(Bloomberg) — El Salvador’s bet on bitcoin has already cost the nation’s government enough to cover its next interest payment to bondholders, underscoring the big risks posed by its cryptocurrency experiment. .
The pullback that has sent bitcoin down 40% since the end of March has deepened the cumulative losses on the government of President Nayib Bukele’s holdings to around $40 million, according to a Bloomberg estimate. That’s slightly more than the next coupon payment on his foreign debt, $38.25 million due June 15 in notes due 2035.
Bukele’s government has spent around $105 million buying bitcoin since becoming the first country in the world to convert the token into legal tender in September, according to his Twitter announcements. Since the first purchase, the cryptocurrency has fallen 45%, reducing the value of the country’s 2,301 bitcoins to about $66 million.
That’s another blow for Bukele, a devout crypto believer who has been trying to sell a Bitcoin-backed bond for more than five months. Investors, however, have been lukewarm about El Salvador’s bonds, concerned not only about the government’s ability to keep up with its debt, but also about its willingness to do so.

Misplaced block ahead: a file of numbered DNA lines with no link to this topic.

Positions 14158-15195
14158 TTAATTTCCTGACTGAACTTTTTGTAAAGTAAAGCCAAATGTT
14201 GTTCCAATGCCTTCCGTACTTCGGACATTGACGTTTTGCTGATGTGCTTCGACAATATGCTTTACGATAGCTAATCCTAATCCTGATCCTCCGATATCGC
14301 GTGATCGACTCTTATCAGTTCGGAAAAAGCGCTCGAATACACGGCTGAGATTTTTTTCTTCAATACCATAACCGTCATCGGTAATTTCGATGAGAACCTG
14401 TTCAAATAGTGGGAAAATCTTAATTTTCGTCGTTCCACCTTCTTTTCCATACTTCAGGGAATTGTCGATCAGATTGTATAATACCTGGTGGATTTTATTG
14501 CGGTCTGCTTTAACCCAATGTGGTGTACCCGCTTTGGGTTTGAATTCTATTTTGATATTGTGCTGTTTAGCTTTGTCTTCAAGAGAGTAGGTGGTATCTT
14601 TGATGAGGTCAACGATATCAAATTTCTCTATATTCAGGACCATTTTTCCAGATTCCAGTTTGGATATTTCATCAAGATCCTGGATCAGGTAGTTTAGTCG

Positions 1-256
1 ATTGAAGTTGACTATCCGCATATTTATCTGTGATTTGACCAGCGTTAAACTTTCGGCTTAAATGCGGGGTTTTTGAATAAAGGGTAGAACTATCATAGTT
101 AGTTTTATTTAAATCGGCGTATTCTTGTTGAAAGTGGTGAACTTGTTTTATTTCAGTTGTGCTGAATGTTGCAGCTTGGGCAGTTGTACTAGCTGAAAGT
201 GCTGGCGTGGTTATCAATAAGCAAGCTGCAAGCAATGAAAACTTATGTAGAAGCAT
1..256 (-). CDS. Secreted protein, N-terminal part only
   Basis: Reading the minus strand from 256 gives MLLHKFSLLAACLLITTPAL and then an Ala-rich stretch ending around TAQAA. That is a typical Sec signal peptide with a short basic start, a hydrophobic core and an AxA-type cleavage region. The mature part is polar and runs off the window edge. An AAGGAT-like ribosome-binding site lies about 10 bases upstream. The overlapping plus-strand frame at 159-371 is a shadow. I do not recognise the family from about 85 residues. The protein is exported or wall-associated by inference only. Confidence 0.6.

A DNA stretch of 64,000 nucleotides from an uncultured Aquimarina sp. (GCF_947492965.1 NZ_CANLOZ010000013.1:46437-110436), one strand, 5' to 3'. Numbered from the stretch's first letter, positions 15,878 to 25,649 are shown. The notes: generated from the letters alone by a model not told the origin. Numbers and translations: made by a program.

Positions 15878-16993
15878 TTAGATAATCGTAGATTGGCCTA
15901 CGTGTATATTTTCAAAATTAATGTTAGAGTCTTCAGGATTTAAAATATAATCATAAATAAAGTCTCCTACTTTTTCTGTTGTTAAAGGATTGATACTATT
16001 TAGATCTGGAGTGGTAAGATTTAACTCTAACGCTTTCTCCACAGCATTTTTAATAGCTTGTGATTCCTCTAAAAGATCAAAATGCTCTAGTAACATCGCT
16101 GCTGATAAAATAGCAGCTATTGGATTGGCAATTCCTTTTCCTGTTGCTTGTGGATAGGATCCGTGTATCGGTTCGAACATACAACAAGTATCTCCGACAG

Bukele’s office declined a request for comment from Bloomberg News. The government does not publish data about its bitcoin holdings.
The country’s foreign debt prices have fallen about 18% this year, leaving 10-year and 30-year bonds trading at around 40 cents on the dollar in distressed territory. The next capital payment is in January for US$800 million. The 22% discount to the price at which the notes are trading suggests some hesitation on the part of investors as to whether the obligation will be met.
El Salvador owes bondholders US$382 million in interest this year, with July being the heaviest month for payments as US$183 million is due. In April, the nation had $3.4 billion in reserves, according to the central bank, and the government plans to raise $1 billion from the bitcoin-backed bond, though it is unclear at this point whether the transaction will go through.
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The country was also in talks with the International Monetary Fund for an expanded funding facility, but negotiations stalled after Bukele adopted cryptocurrency as legal tender. Since then, spreads on the nation’s credit default swaps, a type of insurance against late payments, have risen more than 20 percentage points, implying an 87% chance of default in the next five years.
El Salvador’s Bitcoin Losses Are as Big as Its Next Bond Payment
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